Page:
Doctor Who 12.9 – Ascension of the Cybermen

Last time, our son reminded us that he really did not like the creepy Cyber-ghost story of “The Haunting of Villa Diodati” but that he was looking forward to seeing this one again. After telling us, in that perfectly ten year-old way, that he remembered 64% of it, he was again very satisfied. This is definitely a crowd-pleaser for younger viewers who want some big, stomping Cybermen action and lots of explosions. I’m a little less taken with it.

One of my complaints is that this is a very, very ordinary action-adventure runaround, with just about none of the spark, life, imagination, or silliness that makes for great Doctor Who. It’s extremely well-made for ordinary action-adventure – the opening location filming is as good as or better than anything anybody is making in any medium and it has a great guest star in Julie Graham – but after several minutes of this, I was ready for some farting aliens or some Kandymen. That Doctor Who is presently capable of looking like the most competently-made show on television is certainly very nice, but great Doctor Who should look and sound like nothing else. This is so ordinary that the Doctor throws a grenade at the Lone Cyberman. That she does this in front of Ryan, who, last season, she chastised for using a rifle to shoot robots, shows where this one is.

That said, I do like that this is a very interesting look at the Cybermen that the show hasn’t really done before. This one is set very, very far in the future, and probably in another galaxy. Here, the Cybermen have just about won. There are fewer than a dozen humans left. What’s curious about this is that up to about 2006, the Cybermen may have been very popular with fans and audiences, and they racked up a big body count on and offscreen, but there was always the understanding that while they could be huge and formidable threats, their time on the galactic stage was very limited. In “Earthshock”, which this story resembles in many ways, they’re on the brink of a big interplanetary war that will destroy their growing empire. By the time of “Revenge of the Cybermen”, set in the 29th Century, they are only “a pathetic bunch of tin soldiers skulking about the galaxy in an ancient spaceship.” The Daleks, in “Doomsday”, don’t think of them as rivals on the universal stage; they’re just pests to them.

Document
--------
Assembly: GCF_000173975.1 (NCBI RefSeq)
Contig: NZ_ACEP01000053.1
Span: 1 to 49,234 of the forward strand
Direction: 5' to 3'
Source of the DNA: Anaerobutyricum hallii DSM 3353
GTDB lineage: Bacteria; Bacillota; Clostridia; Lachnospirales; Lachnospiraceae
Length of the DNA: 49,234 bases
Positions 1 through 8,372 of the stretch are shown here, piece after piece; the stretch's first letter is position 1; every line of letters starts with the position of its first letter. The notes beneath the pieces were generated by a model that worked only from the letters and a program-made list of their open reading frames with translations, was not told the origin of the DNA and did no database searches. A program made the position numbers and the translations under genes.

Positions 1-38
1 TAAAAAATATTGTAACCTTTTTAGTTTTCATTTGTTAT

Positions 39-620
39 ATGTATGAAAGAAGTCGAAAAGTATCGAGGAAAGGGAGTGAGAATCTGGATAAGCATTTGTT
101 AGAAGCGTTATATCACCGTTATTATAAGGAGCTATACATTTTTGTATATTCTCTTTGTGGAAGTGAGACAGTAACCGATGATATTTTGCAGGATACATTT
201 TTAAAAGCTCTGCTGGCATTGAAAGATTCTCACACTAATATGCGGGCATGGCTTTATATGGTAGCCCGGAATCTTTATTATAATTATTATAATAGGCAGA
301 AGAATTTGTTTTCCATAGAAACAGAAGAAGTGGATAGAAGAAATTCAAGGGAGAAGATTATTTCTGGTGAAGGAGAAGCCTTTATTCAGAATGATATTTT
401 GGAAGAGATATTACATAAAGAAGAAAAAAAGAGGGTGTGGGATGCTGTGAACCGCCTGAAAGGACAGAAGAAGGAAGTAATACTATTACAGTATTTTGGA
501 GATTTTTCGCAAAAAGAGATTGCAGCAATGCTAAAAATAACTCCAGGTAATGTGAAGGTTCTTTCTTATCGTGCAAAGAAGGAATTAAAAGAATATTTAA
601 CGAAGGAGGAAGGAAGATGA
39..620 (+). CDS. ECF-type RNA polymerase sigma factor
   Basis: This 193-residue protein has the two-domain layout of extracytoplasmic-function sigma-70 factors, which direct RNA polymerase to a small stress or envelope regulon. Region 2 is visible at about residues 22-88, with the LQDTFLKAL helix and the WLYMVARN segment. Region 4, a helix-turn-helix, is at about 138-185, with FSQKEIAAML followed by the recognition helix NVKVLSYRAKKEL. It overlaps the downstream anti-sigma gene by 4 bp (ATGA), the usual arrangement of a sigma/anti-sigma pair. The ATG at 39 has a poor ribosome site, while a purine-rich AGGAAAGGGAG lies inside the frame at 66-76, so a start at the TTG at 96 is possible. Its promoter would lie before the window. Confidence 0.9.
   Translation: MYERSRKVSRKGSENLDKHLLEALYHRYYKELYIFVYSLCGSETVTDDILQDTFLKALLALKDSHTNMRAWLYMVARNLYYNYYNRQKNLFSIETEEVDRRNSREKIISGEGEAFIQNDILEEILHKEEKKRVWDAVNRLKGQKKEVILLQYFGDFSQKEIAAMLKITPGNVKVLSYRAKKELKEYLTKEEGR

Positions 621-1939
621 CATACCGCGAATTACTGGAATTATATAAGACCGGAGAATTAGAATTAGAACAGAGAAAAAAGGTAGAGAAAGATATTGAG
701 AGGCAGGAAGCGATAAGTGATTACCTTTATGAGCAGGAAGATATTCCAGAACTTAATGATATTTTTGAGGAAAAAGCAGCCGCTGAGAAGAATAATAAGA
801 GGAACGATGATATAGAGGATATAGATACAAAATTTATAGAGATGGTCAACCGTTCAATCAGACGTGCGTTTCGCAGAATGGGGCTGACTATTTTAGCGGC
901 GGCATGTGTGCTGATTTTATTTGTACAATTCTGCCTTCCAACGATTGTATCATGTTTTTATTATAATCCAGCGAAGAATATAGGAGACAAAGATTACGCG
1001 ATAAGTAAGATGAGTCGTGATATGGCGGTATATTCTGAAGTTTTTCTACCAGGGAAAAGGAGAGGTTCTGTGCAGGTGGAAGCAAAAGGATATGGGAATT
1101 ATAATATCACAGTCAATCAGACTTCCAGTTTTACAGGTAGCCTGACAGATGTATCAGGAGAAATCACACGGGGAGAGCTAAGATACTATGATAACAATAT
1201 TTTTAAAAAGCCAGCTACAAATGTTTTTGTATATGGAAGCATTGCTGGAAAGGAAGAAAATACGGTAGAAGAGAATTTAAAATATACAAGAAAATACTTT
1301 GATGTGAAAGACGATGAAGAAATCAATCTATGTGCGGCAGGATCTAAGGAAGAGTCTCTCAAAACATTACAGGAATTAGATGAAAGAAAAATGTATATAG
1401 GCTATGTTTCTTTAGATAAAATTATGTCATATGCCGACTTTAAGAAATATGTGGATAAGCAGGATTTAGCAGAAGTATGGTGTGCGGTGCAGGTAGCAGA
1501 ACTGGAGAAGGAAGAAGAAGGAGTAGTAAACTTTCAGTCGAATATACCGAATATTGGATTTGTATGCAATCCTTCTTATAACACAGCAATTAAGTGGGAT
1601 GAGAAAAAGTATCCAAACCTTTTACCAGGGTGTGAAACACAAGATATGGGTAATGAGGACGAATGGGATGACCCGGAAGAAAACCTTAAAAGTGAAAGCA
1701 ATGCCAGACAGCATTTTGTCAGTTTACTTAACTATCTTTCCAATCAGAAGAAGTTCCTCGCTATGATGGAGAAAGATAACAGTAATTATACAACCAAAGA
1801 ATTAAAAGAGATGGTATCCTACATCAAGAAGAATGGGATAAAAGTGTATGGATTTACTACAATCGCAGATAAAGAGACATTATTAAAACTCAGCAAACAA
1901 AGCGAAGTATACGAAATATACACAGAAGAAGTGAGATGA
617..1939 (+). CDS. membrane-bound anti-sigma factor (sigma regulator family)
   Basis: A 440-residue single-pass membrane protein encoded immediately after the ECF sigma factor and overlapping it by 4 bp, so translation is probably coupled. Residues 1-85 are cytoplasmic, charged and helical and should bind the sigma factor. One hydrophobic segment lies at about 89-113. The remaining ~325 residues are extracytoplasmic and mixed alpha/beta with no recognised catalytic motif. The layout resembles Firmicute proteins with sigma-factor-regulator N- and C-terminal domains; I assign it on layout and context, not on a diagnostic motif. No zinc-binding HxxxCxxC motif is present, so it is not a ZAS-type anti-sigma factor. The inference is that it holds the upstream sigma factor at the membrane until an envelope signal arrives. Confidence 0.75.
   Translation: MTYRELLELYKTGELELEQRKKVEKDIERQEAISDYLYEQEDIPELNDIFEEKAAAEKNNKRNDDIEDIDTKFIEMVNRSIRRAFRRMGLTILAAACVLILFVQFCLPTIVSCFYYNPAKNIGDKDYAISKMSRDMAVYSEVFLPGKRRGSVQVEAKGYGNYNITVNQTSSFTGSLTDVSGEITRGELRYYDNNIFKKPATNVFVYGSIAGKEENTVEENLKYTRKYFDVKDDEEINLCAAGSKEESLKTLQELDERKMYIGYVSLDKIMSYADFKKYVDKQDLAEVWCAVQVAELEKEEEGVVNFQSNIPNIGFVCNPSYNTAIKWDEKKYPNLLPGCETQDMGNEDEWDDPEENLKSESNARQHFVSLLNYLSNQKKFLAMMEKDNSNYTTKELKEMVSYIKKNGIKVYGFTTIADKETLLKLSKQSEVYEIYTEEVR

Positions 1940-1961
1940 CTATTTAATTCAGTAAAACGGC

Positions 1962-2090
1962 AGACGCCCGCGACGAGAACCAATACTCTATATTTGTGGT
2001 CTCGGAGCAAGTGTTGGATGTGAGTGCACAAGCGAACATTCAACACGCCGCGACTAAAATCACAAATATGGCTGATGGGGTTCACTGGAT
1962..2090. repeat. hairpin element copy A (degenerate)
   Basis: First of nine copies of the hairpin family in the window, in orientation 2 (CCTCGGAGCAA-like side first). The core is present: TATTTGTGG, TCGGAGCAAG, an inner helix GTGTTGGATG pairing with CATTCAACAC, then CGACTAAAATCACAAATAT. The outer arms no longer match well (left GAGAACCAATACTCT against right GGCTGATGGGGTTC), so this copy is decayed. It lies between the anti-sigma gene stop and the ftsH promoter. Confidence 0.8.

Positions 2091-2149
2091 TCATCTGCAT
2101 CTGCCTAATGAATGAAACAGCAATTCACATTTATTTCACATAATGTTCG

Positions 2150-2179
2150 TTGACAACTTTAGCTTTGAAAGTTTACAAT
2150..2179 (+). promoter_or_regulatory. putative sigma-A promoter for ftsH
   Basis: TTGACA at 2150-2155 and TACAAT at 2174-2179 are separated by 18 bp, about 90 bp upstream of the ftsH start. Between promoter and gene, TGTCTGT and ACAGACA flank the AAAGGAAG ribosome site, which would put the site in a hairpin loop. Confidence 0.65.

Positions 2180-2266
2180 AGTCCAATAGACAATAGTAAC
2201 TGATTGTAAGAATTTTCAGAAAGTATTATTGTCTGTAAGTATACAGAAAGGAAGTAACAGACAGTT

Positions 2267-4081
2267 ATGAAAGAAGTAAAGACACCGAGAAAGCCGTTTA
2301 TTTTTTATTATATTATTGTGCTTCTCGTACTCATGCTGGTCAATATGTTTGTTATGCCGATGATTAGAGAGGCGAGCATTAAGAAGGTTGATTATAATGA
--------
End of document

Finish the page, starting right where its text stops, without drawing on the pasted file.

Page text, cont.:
I think what this story does is take a cue from “Nightmare in Silver” and move the story very, very far out and very far away. “Silver” mentioned that an entire galaxy had to be destroyed to stop the Cybermen some time before the events of that episode. That’s a scale far greater than anything the show had previously done; the Cybermen of most of Doctor Who hid in sewers and poisoned sugar and fired pathetic little laser bolts which didn’t bother Daleks no matter how many times they shouted “upgrade” first. Obliterating galaxies is overkill for Cybermen, unless these are very different Cybermen fighting very different wars, with very few survivors. So yes, the teenage fanboy in me is thrilled with this one’s scope. He probably would have liked the action-adventure feel to this one, too.

The other thing I don’t like about this one is that there’s a side story which is not explained at all – and even then not fully – until the next episode. It’s about a policeman named Brendan in a small Irish village full of people who don’t age. I think it’s sort of bold storytelling, to say it kindly, to have an entire B-plot running through your hour of television without a single connection point between the two, not even at the cliffhanger. Normally I bristle when people commenting on TV they don’t enjoy rely on the old chestnut “Why should I care about these characters,” because if you have elected to watch their story, you have elected to care. But I didn’t elect to watch Brendan’s story. If it’s part of the Doctor’s story, then the hour needs to show me how, even if right at the very end. Not next week!

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